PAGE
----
Chicago seeking bids for solar, CNG P3s

The Chicago Infrastructure Trust reckons the build-out of CNG fuelling stations will help it advance the city’s 2015 Sustainability Plan.

After receiving separate, unsolicited proposals to develop a solar energy project and build new Compressed Natural Gas (CNG) fuelling stations, the Chicago Infrastructure Trust (CIT) is now seeking competing bids from the private sector on these initiatives.

CIT received an unsolicited proposal to engineer, procure, construct, finance, operate and maintain solar photovoltaic (PV) systems on project partner properties using a power purchase agreement model that would ensure organisational budget, balance sheet, and credit neutrality, according to the Trust's website. 

The project, the site goes on to say, would achieve one of Mayor Rahm Emanuel's 2015 sustainability goals by providing the city with an additional 20 megawatts (MW) of additional renewable energy. 

“City of Chicago departments and sister agencies as well as other local municipal and not-for-profit institutions […] have a strong interest in supporting solar PV system installations on the rooftops or grounds of their properties because these systems reduce carbon emissions while creating jobs and providing a hedge against rising energy prices,” the website said.

The initial unsolicited proposal for a public-private partnership (PPP; P3) to develop CNG fuelling stations was received by the CIT in August last year. After the agency determined that the project would help the city meet several of its environmental sustainability goals, an open bidding proposal period was announced on Wednesday.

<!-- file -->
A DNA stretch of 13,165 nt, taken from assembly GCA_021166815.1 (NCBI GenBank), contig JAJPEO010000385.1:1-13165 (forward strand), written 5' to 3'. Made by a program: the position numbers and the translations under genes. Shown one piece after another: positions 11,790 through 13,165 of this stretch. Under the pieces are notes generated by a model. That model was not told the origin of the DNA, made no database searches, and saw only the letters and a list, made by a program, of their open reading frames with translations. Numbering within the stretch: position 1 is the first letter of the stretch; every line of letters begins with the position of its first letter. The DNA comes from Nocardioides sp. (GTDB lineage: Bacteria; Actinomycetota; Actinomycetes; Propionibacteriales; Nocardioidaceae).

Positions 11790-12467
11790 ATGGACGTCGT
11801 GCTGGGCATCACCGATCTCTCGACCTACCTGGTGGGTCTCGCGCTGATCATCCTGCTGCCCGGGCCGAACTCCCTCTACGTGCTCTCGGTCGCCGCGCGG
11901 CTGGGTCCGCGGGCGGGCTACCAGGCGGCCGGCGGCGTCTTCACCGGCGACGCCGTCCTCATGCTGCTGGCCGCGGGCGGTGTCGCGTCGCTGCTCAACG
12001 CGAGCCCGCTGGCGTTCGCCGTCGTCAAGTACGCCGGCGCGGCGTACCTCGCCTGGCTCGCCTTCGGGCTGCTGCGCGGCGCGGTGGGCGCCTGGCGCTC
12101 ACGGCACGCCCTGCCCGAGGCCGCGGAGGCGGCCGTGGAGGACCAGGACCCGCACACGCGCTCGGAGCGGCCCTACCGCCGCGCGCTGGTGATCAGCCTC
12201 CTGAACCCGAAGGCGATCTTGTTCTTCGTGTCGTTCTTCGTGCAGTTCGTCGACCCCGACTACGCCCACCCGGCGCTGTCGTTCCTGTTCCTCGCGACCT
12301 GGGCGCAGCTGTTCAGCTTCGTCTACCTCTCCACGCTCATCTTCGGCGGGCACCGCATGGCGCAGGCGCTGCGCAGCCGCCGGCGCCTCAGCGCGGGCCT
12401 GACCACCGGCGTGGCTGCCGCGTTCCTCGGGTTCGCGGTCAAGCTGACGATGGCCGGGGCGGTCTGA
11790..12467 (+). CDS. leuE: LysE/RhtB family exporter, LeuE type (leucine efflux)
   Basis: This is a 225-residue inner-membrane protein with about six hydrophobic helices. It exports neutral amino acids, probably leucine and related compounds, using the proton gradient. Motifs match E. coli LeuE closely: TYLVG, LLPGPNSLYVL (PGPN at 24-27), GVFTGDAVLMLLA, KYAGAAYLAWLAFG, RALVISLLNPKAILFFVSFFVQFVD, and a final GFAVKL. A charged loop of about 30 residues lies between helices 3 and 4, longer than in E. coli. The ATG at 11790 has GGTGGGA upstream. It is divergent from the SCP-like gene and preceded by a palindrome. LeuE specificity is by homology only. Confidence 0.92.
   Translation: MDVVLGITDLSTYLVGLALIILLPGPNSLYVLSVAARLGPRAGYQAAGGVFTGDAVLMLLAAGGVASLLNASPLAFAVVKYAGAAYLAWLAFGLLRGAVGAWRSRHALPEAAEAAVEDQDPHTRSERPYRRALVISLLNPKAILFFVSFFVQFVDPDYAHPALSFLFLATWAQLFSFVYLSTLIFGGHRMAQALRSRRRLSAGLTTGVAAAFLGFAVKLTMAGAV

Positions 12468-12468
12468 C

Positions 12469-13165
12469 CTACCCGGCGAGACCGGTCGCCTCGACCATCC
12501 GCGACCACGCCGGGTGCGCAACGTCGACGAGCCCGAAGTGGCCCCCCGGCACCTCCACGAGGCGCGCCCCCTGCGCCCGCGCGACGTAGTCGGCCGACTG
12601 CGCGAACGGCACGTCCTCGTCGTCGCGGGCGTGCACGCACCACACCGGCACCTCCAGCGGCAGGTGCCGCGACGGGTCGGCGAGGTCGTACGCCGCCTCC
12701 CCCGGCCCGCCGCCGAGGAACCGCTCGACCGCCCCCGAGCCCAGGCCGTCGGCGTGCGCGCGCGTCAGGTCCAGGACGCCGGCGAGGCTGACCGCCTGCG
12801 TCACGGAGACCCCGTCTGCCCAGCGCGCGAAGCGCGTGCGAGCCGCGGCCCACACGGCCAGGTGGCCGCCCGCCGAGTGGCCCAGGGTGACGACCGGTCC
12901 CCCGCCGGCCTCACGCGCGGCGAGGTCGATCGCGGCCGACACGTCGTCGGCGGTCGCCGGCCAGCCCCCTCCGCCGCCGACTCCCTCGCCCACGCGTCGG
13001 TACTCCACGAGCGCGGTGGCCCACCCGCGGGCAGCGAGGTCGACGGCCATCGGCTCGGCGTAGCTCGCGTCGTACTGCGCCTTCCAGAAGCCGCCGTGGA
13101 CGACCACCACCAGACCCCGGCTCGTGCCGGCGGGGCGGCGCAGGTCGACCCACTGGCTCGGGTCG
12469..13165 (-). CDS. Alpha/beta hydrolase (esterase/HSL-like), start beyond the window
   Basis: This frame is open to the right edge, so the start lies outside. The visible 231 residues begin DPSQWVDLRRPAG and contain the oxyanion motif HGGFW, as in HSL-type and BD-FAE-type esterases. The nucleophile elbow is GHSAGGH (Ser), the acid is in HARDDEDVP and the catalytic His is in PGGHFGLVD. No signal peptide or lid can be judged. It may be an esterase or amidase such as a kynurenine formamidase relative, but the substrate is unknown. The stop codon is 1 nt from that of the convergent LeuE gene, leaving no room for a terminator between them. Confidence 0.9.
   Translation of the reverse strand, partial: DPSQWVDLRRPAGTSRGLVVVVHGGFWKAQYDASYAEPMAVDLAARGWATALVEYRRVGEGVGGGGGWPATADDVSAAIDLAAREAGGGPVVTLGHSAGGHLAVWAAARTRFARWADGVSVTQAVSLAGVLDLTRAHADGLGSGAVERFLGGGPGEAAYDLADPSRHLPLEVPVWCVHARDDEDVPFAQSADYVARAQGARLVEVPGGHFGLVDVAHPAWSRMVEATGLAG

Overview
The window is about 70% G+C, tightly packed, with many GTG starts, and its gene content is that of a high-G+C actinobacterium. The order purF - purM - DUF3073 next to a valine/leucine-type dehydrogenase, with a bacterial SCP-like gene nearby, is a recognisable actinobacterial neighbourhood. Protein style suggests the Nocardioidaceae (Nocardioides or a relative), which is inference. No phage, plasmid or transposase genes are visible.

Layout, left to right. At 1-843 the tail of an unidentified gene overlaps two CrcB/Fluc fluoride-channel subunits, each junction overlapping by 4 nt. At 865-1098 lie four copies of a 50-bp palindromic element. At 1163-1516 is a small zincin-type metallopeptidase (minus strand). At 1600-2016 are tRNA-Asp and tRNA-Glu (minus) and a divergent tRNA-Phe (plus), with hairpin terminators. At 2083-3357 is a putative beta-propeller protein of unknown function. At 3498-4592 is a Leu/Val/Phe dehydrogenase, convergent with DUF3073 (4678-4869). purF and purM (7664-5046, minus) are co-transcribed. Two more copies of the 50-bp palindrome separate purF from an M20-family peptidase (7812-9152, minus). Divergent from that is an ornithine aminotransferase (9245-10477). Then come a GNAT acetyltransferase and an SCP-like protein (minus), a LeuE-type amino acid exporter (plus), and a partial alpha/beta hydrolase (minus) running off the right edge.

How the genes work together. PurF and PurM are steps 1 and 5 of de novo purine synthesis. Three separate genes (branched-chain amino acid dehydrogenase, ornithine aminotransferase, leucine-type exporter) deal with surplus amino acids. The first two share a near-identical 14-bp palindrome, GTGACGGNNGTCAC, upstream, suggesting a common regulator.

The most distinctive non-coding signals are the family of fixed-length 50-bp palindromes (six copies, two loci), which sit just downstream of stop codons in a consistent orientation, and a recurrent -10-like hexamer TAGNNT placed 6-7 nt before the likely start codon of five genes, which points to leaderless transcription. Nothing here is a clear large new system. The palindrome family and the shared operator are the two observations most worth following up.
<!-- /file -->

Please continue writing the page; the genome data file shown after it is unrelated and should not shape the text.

According to a related release, the CNG program objective is to “create a compelling network of CNG stations that enable vehicle operators to fuel in the City of Chicago”.

“The Trust's responsibility will be to secure an aggregated CNG fuel demand commitment for the selected fueling partner(s) [and] will acquire city-owned vacant lots where appropriate and available to establish the foundation for an entire network of CNG infrastructure”.

The current proposal calls for the initial installation of six new CNG fuelling stations that are publically accessible and upgrade for one or more city-owned stations that would create “outside-the-fence” public access to the CNG fuel point, while providing priority service for public vehicles.

CIT said in its release that bidders for the CNG project should keep in mind that they are seeking a plan with 24/7 access that will perform well in cold weather and have built-in performance trackers to monitor effects of the cold. Additionally, the Trust is seeking bidders who have a willingness to meet or exceed exacting requirements for incorporation of minority, women and disabled veteran-owned businesses.

In January, CIT announced that it had finalised an agreement with the National Renewable Energy Lab (NREL), which solidifies a working relationship in which the NREL's Clean Cities Technical Assistance team, or Tiger Team, agreed to provide “pro bono consulting services” to the Trust for six months, according to a related release. 

“Specifically, the Tiger Team will provide the Trust with dedicated technical and analytical alternative-fuel expertise for its [CNG] initiative,” said the release.  

Interested bidders in both the solar PV and CNG projects will have until April 17 to sign up for a time to speak with CIT. CNG bidders will be scheduled for a time to speak with the CIT on April 23.  

If the CIT receives additional bids for the solar PV project, it will select what it feels are the best candidates from the pool of interested parties for each possible solar PV site.  

The Trust will host a CNG industry forum on April 28 at the Chicago Innovation Exchange (CIE) to discuss the CNG program. The discussion will include “various city representatives and industry experts,” according to the CIT website. The open bidding proposal period for the project will close on Friday May 29.